A lot of meaning is imputed to what is often a form letter: the art isn't good; the artist is a bad artist; the artist is an idiot for having submitted artwork in the first place; the person who sent the letter is stupid and biased; that person expressed the considered opinion of the entire world.
I blame my grandmother on my mother's side. She's the one that started all this. Sure, she's been dead for nearly 50 years but that doesn't get her off-the-hook. She knows what she did -- she's the one that put the curse on this family's creativity.
Dear Big Chance Book Awards: My question is, why didn't I even make the semi-final list of over 8,0000 aspiring writers? Are you kidding me? I want my entry fee refunded or I'll report you to the Attorney General. Yours, sincerely, etc. etc.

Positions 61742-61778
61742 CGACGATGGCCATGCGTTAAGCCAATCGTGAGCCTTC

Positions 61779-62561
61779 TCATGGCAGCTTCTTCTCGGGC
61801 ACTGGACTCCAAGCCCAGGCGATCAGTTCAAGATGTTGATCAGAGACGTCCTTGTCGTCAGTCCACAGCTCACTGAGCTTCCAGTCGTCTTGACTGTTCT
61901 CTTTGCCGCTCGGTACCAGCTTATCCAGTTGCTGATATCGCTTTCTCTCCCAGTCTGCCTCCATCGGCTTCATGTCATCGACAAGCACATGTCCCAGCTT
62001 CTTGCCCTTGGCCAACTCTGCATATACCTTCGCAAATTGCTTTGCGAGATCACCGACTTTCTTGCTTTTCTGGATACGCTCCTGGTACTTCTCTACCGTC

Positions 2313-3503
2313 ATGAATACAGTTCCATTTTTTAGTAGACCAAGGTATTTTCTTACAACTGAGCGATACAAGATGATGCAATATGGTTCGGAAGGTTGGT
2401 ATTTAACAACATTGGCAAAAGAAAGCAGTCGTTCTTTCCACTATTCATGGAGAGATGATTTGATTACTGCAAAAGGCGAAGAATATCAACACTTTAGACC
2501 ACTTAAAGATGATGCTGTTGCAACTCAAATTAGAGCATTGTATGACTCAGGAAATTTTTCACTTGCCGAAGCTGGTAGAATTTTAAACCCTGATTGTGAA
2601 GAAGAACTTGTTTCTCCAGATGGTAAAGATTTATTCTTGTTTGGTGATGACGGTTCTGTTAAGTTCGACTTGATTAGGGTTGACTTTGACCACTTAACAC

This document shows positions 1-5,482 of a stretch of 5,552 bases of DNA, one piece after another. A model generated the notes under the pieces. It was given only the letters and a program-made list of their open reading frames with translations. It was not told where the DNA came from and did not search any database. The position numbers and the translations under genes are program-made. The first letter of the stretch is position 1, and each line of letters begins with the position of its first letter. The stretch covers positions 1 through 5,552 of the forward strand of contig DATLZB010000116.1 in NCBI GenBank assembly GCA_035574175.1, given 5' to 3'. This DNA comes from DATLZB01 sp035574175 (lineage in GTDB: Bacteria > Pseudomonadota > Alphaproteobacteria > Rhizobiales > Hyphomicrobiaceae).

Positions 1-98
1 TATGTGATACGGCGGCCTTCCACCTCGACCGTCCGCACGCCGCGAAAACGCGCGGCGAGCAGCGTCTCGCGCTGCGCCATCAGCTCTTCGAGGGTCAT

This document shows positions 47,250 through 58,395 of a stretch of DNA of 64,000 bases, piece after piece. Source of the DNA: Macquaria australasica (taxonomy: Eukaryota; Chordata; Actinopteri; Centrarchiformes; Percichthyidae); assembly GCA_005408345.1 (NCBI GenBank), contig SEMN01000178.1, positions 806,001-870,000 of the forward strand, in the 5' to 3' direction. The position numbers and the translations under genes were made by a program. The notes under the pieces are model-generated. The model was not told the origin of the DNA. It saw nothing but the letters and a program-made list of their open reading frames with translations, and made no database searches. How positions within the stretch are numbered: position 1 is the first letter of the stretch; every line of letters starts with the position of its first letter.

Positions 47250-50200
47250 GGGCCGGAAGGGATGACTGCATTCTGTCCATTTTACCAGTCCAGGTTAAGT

My 5-year-old son, Boaz, received two thin envelopes in the mail (in Los Angeles by the time a kid is 2, it's not unheard of that he's fielded enough ding letters from private preschools to wallpaper his playroom).
Big rejection numbers in publishing are not important. Big numbers in general are not important. No, the number to worry about is one. One. That's how many sentences you have to impress an agent or editor.
I'd wager that more rejection letters are being received in this country than at any time in its 234-year history -- rejections for big jobs and lowly internships, for mortgages and small business loans.